Other policies aim to improve the match between supply and demand. Innovation draws on technical and soft skills acquired not only in universities, but also in technical colleges and vocational training. The major challenges are to identify important skills for innovation and then for society to know what skills are most valued in the workplace. Policy measures to encourage demand for the highly skilled in the business sector, especially in small and medium-sized enterprises (SMEs), may also play a role in bridging the supply and demand of skills.
Finally, since women account for more than one third of total researchers in many OECD and non-OECD countries, and nearly or more than half university students as future HRSTI supply, there is a need for measures to address bias against women in workplaces (Figure 8.1), such as lower shares of senior positions held by female researchers.

Recent policy trends

Governments in OECD and non-OECD countries continue to focus on addressing perceived future shortfalls in the highly skilled workforce through a range of measures covering the career development of the highly skilled from attracting the interest of youth in S&T studies, to assisting the transition from academic study to employment, to improving career development opportunities of S&T professionals, to facilitating their mobility domestically and internationally. As a result, the trend in numbers of researchers employed in the public sector (People's Republic of China, Denmark, Germany, Italy, Korea, the Netherlands, New Zealand, Norway, Poland, Portugal, Slovak Republic, Slovenia) and/or in the economy as a whole (China, Czech Republic, Luxembourg, Norway, Poland, Portugal, Slovenia, South Africa, Turkey) continues to rise in many countries. To reverse the impact of the economic crisis on HRSTI, the Netherlands created a special secondment programme for researchers facing unemployment to work temporarily in other knowledge institutions.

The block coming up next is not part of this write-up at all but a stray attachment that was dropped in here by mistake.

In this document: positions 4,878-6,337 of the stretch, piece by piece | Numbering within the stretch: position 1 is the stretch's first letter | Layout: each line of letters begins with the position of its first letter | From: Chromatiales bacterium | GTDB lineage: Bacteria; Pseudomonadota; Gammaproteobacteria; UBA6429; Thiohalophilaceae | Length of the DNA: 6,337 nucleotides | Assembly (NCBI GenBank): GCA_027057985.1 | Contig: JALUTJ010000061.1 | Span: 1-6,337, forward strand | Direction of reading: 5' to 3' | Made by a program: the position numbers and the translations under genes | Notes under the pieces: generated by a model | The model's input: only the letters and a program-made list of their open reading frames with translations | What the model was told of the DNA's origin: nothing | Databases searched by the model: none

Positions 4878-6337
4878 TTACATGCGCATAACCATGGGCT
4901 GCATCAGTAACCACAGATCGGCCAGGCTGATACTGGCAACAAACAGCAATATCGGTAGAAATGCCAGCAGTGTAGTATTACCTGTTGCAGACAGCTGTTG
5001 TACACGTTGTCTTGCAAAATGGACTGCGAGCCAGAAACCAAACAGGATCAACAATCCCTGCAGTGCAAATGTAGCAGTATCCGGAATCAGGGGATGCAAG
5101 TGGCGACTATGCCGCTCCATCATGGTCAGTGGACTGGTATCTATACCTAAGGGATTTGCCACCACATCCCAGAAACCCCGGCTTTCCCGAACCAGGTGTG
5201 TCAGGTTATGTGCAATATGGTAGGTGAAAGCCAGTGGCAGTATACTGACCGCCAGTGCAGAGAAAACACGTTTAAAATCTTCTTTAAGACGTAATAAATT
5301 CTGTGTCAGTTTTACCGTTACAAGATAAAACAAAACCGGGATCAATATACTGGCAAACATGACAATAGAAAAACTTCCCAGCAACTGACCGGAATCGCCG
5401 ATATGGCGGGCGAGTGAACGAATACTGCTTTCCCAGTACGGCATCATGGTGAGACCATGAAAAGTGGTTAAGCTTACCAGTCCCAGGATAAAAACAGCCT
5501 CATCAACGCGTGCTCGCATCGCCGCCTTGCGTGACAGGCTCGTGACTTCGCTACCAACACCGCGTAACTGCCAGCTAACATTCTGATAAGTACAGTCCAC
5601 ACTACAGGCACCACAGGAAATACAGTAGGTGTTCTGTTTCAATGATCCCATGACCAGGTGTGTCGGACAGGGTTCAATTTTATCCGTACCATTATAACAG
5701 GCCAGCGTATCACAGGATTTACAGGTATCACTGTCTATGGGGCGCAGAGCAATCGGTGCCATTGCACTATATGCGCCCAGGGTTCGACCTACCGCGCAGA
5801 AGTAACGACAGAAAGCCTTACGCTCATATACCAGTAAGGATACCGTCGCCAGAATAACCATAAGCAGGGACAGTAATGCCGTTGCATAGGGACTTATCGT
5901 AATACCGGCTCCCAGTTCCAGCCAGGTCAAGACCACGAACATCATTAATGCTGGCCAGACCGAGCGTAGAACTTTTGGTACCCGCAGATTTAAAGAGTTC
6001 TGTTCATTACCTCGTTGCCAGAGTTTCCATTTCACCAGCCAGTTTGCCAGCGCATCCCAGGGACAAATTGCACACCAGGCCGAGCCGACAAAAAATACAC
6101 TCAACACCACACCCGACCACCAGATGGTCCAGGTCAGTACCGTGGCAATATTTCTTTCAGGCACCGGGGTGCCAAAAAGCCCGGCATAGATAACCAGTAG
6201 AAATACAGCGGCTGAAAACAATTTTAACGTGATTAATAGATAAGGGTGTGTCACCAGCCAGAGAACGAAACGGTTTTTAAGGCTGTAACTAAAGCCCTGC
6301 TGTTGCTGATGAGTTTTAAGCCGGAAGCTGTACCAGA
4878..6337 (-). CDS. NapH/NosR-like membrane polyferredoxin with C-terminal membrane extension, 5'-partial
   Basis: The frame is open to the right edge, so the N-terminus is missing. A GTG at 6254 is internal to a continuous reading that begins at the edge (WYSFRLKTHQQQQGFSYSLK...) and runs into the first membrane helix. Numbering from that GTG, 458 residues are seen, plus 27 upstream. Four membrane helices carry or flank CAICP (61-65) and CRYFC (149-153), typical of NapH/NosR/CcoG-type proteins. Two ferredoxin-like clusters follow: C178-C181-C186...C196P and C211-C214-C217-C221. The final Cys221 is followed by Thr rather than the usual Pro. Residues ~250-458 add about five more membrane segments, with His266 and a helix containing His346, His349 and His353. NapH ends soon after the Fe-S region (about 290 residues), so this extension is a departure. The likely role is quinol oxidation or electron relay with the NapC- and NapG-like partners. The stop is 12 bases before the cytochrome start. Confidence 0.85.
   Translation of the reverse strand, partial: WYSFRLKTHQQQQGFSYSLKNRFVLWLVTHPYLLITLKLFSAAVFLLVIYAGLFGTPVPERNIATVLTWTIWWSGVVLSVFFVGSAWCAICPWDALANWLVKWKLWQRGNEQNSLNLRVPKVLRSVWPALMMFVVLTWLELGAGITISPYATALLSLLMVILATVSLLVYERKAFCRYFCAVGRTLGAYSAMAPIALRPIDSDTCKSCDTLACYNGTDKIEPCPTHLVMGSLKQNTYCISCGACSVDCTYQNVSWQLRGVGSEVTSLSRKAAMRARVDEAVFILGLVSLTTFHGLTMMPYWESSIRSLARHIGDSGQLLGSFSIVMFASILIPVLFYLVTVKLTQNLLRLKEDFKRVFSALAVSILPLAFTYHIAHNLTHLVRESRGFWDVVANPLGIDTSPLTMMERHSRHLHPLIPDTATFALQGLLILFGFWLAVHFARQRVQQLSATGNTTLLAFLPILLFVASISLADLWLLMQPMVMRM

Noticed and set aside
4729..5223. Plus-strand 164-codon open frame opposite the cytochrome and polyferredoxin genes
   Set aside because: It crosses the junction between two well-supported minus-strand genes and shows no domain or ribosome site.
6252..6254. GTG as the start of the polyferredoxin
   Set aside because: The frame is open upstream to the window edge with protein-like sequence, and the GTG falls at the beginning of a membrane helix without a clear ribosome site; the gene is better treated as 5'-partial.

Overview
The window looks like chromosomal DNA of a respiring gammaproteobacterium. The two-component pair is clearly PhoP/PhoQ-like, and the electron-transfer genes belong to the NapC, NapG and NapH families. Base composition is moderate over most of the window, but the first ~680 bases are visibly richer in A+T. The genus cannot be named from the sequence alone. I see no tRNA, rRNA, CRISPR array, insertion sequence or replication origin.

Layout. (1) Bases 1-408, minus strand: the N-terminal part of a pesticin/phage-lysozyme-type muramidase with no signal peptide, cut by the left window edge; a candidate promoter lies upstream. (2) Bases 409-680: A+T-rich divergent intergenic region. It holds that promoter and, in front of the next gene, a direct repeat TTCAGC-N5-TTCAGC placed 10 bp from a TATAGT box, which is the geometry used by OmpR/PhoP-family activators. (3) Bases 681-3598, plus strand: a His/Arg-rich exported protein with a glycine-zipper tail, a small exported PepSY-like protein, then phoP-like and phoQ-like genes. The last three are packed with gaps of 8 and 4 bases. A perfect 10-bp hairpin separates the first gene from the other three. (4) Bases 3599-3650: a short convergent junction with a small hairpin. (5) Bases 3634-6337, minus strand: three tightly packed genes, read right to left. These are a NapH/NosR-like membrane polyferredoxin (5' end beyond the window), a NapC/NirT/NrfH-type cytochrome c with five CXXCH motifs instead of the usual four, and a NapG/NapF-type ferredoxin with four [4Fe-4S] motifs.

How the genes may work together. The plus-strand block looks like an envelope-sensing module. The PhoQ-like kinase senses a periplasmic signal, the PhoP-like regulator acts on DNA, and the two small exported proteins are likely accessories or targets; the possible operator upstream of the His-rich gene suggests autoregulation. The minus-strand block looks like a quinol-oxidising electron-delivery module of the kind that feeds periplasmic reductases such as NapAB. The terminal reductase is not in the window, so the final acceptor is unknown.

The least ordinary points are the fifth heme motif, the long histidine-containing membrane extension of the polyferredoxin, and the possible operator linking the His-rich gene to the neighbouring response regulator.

Recent years have seen a trend towards giving increasing importance to lifelong learning (LLL). Many governments attempt to address the rise in unemployment in the wake of the crisis by expanding capacity for training existing and future workforces. Austria adopted an LLL strategy in 2011, Finland sets out principles and objectives for lifelong learning in the government's development plan for education and research 2011-16, and Turkey adopted an LLL Strategy Action Plan in 2011. For its part, Australia appropriated an additional USD 90 million (AUD 143 million) over four years to expand the Language, Literacy and Numeracy Program (LLNP).
Australia, Colombia, South Africa and Switzerland have adopted new or amended existing qualifications frameworks in an attempt to strengthen the institutional infrastructure for lifelong learning, and to facilitate the mobility of skilled workforce in the economy by certifying skills and competencies acquired through informal channels. Examples include recognition of prior learning in Estonia, accreditation of prior experience in France, and recognition of formal and informal learning in Norway. In this respect efforts by the EU members tend to be based on the EU Recommendations for the Establishment of the European Qualifications Framework for LLL.